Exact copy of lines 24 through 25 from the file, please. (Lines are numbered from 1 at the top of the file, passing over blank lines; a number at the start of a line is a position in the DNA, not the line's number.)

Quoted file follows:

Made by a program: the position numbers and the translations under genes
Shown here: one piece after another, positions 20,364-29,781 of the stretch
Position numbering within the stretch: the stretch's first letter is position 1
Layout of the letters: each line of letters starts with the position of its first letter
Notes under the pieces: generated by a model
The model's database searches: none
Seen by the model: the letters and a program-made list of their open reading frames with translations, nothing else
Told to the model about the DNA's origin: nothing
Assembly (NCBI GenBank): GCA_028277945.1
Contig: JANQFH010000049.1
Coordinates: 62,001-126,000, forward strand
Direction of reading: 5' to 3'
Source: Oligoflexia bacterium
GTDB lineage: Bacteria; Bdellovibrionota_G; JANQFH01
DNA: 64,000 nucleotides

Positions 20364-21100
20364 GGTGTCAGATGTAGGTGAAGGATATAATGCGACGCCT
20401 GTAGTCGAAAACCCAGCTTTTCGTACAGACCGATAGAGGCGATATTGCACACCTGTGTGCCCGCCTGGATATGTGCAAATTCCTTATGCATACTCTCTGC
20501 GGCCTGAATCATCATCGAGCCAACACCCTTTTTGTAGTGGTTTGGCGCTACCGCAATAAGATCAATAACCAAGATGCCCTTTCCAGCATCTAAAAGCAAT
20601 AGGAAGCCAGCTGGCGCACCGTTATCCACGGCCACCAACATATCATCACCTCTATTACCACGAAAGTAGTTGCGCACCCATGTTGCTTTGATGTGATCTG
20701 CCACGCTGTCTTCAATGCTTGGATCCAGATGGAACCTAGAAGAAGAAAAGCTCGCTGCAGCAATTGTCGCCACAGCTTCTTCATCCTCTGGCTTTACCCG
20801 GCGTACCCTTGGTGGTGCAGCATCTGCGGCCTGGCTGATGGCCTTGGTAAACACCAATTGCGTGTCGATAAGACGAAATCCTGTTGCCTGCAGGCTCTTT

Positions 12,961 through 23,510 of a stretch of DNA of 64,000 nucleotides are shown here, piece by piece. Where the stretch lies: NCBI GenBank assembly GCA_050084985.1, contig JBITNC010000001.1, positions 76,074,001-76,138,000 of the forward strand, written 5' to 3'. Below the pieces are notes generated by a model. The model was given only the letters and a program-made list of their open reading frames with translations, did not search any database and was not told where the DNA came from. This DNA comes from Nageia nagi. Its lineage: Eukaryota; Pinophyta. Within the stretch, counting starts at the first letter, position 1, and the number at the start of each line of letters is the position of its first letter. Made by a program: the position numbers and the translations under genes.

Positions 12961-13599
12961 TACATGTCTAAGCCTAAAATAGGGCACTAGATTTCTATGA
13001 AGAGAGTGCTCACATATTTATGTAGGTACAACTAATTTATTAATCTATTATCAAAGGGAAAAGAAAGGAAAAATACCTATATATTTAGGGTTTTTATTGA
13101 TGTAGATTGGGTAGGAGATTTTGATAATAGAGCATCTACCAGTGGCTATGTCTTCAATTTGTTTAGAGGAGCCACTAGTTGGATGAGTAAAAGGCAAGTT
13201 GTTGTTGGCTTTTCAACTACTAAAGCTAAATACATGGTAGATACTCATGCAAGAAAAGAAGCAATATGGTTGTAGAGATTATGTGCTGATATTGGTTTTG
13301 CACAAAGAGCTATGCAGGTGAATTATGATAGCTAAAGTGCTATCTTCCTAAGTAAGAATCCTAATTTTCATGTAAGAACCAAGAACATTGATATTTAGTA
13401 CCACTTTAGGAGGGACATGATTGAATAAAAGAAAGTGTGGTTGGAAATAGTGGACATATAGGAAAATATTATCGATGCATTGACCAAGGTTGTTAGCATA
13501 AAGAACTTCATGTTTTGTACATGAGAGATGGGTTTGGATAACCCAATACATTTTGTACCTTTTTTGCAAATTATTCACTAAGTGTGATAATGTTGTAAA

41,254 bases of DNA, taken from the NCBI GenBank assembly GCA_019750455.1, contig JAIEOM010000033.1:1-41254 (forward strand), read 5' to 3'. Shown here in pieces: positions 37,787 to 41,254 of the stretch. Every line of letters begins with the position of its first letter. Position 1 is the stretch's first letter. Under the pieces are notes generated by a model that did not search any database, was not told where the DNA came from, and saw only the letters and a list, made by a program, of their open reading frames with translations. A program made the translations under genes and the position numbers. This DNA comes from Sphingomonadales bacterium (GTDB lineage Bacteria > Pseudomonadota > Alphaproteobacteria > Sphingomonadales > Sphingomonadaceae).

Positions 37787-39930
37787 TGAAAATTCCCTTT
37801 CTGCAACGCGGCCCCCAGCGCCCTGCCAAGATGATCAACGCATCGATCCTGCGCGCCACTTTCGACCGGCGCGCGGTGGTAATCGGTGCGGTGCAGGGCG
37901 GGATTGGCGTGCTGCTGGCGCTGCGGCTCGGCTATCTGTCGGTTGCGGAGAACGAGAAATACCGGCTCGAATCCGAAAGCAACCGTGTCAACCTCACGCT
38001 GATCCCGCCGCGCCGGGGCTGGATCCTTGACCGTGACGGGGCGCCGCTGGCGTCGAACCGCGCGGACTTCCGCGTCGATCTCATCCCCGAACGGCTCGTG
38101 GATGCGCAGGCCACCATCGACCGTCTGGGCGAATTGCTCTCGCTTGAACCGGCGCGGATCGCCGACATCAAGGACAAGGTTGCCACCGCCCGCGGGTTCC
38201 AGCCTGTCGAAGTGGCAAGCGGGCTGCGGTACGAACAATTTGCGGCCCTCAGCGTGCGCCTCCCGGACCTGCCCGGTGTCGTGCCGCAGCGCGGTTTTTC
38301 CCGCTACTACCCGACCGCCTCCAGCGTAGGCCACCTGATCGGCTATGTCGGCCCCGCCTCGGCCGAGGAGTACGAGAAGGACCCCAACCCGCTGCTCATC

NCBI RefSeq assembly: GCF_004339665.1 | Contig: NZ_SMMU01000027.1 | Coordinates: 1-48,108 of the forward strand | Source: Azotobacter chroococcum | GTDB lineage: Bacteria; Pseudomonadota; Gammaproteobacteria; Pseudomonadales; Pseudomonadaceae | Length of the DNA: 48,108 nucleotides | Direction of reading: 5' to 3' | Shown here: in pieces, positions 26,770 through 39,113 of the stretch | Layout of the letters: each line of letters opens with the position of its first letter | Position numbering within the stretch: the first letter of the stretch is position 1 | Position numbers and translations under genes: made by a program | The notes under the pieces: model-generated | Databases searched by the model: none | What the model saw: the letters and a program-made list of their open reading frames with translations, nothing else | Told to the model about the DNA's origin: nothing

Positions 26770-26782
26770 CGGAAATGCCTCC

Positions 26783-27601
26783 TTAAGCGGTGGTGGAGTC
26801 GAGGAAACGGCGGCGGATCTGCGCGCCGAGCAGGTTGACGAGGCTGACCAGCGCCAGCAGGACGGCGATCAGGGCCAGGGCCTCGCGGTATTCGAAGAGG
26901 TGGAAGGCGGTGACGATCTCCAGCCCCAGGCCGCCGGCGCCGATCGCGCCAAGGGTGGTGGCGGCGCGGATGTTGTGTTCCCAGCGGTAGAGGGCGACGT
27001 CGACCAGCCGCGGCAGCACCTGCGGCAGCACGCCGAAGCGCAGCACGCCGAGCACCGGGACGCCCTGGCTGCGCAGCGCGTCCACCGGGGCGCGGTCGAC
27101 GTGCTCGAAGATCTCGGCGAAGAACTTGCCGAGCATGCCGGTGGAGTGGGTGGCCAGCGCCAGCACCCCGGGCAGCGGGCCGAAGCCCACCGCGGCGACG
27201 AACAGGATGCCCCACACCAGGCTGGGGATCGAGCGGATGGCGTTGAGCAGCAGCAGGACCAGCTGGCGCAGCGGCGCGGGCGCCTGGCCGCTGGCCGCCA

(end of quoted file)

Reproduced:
Positions 12961-13599
12961 TACATGTCTAAGCCTAAAATAGGGCACTAGATTTCTATGA